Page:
Easter Celebration Gallery

This is my families Easter basket, with out swieconka inside.

By Len Beczko, Staff Writer

There are many different holidays throughout the year, with even more different and unique ways to celebrate each one. A recent holiday that has passed is Easter, a commonly known and celebrated holiday. Many people celebrate Easter by having an Easter breakfast as well as an egg hunt. There is, however, more to the traditional and religious holiday.

For example, there is a Resurrection Mass in the morning. My family, along with every other Polish family always make a traditional Easter basket with six key foods. Each one is necessary in order to represent certain aspects of Easter. The foods are salt, eggs, bread, lamb, horseradish, ham, and some type of cake. The basket is traditionally lined with a white linen or lace napkin and decorated with sprigs of boxwood. Many people go all out when creating their baskets, and they’re all very well made.

These baskets are blessed in the church on Holy Saturday, and on Sunday the food inside is eaten for breakfast after the mass. Baskets aren’t the only tradition, however. There are also colorful Easter palms made of different brightly colored plants. Some are more natural, containing (the weird white fuzzy thing), while others are the more common bright ones. These are blessed as well, and looking around the church to see all the differently designed ones is always a fun thing to do.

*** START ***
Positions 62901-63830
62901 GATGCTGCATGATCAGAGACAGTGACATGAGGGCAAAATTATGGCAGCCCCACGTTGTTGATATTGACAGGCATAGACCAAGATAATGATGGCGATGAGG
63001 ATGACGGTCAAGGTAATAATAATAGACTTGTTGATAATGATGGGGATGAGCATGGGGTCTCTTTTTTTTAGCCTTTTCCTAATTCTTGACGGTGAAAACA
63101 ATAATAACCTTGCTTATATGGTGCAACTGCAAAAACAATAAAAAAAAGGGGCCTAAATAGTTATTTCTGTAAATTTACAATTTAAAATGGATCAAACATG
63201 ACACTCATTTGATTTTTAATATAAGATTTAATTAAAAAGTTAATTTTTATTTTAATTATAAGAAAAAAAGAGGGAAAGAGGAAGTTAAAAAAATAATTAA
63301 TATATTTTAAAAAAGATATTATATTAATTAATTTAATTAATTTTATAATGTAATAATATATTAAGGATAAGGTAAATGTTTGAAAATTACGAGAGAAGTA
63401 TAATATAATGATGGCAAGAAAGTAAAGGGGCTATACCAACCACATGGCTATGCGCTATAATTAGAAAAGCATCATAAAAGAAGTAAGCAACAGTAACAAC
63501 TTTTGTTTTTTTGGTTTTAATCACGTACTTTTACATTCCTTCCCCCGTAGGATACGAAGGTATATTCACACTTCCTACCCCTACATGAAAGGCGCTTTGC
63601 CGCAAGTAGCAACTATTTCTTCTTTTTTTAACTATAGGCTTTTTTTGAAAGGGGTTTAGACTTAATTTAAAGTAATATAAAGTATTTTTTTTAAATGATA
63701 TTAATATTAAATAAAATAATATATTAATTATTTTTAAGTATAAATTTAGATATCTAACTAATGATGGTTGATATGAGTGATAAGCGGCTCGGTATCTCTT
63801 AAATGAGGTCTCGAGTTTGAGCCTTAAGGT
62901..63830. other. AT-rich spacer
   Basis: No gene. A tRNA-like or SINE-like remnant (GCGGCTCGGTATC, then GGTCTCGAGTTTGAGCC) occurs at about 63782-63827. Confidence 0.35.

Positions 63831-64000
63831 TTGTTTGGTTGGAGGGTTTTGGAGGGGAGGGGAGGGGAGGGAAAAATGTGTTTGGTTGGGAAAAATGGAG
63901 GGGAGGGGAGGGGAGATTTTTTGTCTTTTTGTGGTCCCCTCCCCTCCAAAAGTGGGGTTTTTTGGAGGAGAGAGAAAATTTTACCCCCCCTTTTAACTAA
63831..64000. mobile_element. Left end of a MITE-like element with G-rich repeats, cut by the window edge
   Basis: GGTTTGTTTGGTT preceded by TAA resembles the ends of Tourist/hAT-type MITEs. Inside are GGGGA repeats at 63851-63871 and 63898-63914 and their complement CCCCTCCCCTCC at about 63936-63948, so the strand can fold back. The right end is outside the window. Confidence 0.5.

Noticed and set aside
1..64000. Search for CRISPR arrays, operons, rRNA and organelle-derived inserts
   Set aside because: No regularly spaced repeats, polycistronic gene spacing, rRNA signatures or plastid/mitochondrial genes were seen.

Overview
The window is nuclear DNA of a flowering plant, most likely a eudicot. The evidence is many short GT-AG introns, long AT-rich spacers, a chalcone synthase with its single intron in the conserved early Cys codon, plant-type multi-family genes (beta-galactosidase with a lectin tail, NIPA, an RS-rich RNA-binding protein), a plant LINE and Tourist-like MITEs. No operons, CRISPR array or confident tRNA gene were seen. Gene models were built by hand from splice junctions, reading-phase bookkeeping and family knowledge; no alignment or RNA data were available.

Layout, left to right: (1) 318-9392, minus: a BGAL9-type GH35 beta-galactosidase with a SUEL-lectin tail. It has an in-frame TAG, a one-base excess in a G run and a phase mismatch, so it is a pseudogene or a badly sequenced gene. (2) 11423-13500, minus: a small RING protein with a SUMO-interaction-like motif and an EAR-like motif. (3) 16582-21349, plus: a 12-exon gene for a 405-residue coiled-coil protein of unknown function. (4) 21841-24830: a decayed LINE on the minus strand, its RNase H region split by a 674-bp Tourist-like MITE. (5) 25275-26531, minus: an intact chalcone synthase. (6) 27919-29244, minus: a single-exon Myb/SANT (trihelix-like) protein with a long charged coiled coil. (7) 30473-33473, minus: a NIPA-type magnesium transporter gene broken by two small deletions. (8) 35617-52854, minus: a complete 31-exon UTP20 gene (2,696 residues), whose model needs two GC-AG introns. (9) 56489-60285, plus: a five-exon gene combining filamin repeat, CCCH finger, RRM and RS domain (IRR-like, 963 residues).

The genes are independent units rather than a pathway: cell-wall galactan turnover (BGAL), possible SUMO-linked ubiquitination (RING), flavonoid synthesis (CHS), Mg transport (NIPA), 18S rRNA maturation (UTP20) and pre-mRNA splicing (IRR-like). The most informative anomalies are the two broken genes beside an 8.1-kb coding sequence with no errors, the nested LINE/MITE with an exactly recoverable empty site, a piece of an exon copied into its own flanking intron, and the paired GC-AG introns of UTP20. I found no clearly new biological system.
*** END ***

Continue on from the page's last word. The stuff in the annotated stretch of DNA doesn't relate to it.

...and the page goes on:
Another tradition is painting Easter eggs with bright colors. There are many different techniques used to decorate them; some simply dye them (in food-safe dye), while others draw out designs in wax or other forms to make them pop. When peeling the eggs to eat, there’s a game some people play to make it more fun. Two people bash two eggs against each other, and whichever one doesn’t crack is the winner. This isn’t technically a tradition, but so many people do it anyway because it’s entertaining. Many of these traditions are very fun, as Easter is meant to be a celebration.

There are traditions for the days before and the day after as well. For example, the Monday after Easter is known in Poland (and Polish communities) as ‘Smingus Dyngus’, or Wet Monday. On this day, people splash each other with water. It’s a very fun thing to do unless of course, you’re the one being drenched.